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Health, Science, Environment

Health, science, and environmental news

This article first appeared in the St. Louis Beacon: August 25, 2008 - Kristin Armstrong began a new job right in the middle of a baby boom. It was a small boom at City Sprouts, perhaps. But with both her manager and the owner of the University City baby boutique pregnant, it was noticeable.

Photo by Robert Joiner | Beacon staff

This article first appeared in the St. Louis Beacon: August 22, 2008 On some summer evenings, after the sun and heat disappear and the weather turns cool and pleasant, Brenda Benedict sits on her front porch on Bellevue Avenue in Maplewood, does needlepoint and recites a prayer that nothing else will go wrong in her world.

This article first appeared in the St. Louis Beacon: August 22, 2008 - Christina Applegate, the Emmy Award winning actress who starred in Married ... with Children, was recently diagnosed with early stage breast cancer. She has since undergone a double mastectomy and is now reportedly cancer-free. Applegate's cancer was discovered through magnetic resonance imaging (MRI). It's a test not commonly performed on women because it is expensive and can detect false abnormalities.

This article first appeared in the St. Louis Beacon: August 20, 2008 - If -- some experts say when -- the "big one" hits the middle of the country, local leaders should be prepared to be on their own for the first 72 to 96 hours.

That's the message an emergency preparedness official had for those who would be in the forefront of response and recovery following an earthquake in Missouri.

This article first appeared in the St. Louis Beacon: August 19, 2008 - The Great Flood of 1993 was a "200-year" flood at St. Louis and a "500-year" flood at many places upstream, according to the Army Corps of Engineers (2004) flow-frequency study. Incredibly, not quite 15 years later, the Great Flood of 2008 was another "200" or "500" year flood in northeast Missouri and set all-time record stages in southern Iowa.

canoe on Ozark stream. 2008. 300 pixels.
Eminence, Mo.

This article first appeared in the St. Louis Beacon: August 17, 2008 -  A recent weekend at a vacation house on the Current River with spouse and friends was a singular treat. The weekend was enlivened by a kayak float along the Jacks Fork, an iconic Ozark float stream complete with limestone bluffs hundreds of feet high, numerous caves and springs.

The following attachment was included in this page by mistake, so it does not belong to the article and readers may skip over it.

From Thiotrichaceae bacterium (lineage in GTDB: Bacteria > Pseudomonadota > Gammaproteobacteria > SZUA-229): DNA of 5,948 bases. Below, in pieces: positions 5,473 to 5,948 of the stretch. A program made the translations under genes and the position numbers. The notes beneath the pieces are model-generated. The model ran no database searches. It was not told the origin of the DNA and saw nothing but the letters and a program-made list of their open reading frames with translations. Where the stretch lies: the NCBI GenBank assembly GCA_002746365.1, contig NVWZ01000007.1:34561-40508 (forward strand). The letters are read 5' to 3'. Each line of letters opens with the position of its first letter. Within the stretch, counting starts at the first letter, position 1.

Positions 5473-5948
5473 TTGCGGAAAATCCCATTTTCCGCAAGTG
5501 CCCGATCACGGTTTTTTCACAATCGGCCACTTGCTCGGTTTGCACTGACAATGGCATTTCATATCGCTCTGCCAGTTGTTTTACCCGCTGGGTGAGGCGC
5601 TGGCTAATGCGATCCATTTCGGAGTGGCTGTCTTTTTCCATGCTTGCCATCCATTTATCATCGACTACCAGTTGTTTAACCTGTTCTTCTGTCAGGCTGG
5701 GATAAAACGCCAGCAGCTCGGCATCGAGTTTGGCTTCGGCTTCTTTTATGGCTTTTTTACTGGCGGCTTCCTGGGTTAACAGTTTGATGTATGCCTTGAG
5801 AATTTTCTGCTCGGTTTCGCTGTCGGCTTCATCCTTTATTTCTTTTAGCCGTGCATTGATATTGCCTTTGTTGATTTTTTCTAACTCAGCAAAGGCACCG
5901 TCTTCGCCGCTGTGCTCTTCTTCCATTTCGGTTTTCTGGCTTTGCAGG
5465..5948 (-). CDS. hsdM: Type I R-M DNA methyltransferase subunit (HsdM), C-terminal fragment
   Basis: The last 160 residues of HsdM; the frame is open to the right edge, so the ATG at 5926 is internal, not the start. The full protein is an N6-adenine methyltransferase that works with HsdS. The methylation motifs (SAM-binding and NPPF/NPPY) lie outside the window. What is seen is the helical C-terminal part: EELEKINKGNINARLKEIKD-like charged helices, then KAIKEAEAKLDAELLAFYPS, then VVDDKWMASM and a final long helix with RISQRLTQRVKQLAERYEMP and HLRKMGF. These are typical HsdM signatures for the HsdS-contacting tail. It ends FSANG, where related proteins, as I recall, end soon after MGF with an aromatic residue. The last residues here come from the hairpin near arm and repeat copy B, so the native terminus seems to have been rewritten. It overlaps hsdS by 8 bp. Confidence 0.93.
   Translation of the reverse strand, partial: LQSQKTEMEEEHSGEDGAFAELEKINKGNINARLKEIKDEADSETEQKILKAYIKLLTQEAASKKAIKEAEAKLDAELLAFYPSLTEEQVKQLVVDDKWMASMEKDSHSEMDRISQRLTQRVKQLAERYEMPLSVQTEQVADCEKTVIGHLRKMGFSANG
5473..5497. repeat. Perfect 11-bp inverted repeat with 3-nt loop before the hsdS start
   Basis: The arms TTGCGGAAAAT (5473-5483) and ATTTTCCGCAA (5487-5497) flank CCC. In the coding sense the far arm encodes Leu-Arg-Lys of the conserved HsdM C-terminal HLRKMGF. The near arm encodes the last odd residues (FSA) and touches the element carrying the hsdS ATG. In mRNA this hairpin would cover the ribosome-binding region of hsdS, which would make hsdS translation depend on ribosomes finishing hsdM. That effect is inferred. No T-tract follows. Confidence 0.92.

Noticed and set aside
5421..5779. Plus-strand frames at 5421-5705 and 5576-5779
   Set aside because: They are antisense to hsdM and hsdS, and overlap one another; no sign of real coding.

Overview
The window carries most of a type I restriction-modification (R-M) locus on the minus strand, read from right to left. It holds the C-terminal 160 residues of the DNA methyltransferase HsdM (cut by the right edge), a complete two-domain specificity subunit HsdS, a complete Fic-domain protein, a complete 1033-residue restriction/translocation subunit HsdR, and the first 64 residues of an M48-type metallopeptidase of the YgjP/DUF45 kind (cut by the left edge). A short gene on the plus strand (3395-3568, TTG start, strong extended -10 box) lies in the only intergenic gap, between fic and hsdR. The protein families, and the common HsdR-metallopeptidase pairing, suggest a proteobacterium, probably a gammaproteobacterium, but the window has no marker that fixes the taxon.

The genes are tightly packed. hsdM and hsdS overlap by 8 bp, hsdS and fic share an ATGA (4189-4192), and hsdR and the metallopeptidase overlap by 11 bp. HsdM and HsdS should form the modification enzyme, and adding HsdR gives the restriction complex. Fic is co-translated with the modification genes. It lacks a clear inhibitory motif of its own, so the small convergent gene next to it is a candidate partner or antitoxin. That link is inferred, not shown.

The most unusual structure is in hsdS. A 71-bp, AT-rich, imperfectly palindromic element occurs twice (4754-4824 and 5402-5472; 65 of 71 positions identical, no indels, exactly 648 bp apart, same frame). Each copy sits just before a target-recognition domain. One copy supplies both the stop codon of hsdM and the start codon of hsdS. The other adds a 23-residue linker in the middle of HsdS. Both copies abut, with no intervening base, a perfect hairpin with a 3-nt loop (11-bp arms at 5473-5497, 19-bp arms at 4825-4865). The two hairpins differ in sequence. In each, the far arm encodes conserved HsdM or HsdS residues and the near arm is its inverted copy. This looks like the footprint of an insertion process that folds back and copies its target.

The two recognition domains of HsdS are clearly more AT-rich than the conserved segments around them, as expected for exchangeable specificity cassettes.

Iraq War vet celebrates progress over PTSD

Aug 15, 2008

This article first appeared in the St. Louis Beacon: August 15, 2008 - For Iraq War veteran Brad Seitz, the color purple symbolizes five years of life after near-death.

Purple balloons will direct guests to a party this weekend noting the fifth anniversary of the day he earned a Purple Heart in service to his country. He will hang out with family and friends at the bowling alley in the recreation center of the Jefferson Barracks VA Medical Center. Refreshments will include a Purple Heart cake, compliments of the VA.

This article first appeared in the St. Louis Beacon: August 14, 2008 - When Dr. Elbert P. Trulock started practicing 25 years ago, a diagnosis of pulmonary arterial hypertension was basically a death sentence.

Physicians had little knowledge about the disease, which causes runaway high-blood pressure in arteries of the lungs, labored breathing, lung damage and reduced blood-pumping ability of the heart.

Volunteers pack up meals to be delivered to seniors at the Carondelet Senior Center in south St. Louis. 2008. 200 pixels
Amelia Flood | St. Louis Beacon archive

This post first appeared in the St. Louis Beacon: August 13, 2008 - They call them "meal holidays" or "dark days."

As costs have risen faster than funding, some social service agencies are facing tough decisions about providing meals for the senior citizens who rely on them. Others are looking for ways to keep afloat as demands for help multiply faster than the dollars coming into their coffers.

This article first appeared in the St. Louis Beacon: August 12, 2008 - Excess Drinking Linked to Metabolic Syndrome

Earth as seen from the moon
NASA

This article first appeared in the St. Louis Beacon: August 12, 2008 - One evening next week I am going to audition for a part in St. Louis Shakespeare's upcoming production of War of the Worlds (Don't ask me why a Shakespeare company is putting on a play based on a radio drama by H.G. Wells!), in which invaders from Mars attack Earth. With this sort of prospect buzzing in the back of my mind, I cannot help but note a lot of stories about Mars in the news lately.